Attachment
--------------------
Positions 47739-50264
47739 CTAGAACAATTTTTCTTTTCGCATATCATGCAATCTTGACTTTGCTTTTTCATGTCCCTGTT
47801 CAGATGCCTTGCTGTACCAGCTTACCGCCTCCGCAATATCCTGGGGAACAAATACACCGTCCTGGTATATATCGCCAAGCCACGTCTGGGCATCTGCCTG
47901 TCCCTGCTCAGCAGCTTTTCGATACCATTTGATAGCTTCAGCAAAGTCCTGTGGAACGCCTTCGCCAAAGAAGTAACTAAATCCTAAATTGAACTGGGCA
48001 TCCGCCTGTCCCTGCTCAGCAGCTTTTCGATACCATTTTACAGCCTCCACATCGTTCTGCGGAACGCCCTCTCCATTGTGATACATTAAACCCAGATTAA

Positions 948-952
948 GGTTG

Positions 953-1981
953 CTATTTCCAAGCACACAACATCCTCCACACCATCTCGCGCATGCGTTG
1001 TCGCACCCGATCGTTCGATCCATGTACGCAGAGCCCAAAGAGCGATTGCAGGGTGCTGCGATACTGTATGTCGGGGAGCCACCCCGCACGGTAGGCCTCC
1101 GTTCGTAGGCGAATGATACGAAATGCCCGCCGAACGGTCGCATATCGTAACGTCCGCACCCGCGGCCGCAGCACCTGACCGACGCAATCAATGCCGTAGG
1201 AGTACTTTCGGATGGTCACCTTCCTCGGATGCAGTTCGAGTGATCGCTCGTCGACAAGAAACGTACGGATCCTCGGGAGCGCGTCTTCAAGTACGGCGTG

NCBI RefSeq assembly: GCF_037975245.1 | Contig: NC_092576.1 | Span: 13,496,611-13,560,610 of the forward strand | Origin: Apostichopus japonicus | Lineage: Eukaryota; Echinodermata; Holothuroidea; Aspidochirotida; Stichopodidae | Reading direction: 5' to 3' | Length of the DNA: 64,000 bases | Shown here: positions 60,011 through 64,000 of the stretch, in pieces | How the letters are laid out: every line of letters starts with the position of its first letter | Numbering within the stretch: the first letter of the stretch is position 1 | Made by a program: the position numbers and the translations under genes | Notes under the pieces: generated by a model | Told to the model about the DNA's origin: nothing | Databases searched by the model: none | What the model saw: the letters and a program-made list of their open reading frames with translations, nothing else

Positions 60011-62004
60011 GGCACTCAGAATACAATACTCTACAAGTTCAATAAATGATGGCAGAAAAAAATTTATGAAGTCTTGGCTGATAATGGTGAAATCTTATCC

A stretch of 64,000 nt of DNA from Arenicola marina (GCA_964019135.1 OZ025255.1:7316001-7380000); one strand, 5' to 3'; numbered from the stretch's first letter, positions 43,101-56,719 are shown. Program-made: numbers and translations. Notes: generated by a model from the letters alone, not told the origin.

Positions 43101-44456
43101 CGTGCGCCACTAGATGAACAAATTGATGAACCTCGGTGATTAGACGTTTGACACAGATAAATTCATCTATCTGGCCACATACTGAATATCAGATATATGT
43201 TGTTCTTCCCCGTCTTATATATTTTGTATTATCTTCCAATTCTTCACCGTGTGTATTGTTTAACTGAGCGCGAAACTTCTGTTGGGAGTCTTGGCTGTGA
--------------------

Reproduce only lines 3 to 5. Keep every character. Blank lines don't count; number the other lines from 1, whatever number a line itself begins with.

47801 CAGATGCCTTGCTGTACCAGCTTACCGCCTCCGCAATATCCTGGGGAACAAATACACCGTCCTGGTATATATCGCCAAGCCACGTCTGGGCATCTGCCTG
47901 TCCCTGCTCAGCAGCTTTTCGATACCATTTGATAGCTTCAGCAAAGTCCTGTGGAACGCCTTCGCCAAAGAAGTAACTAAATCCTAAATTGAACTGGGCA
48001 TCCGCCTGTCCCTGCTCAGCAGCTTTTCGATACCATTTTACAGCCTCCACATCGTTCTGCGGAACGCCCTCTCCATTGTGATACATTAAACCCAGATTAA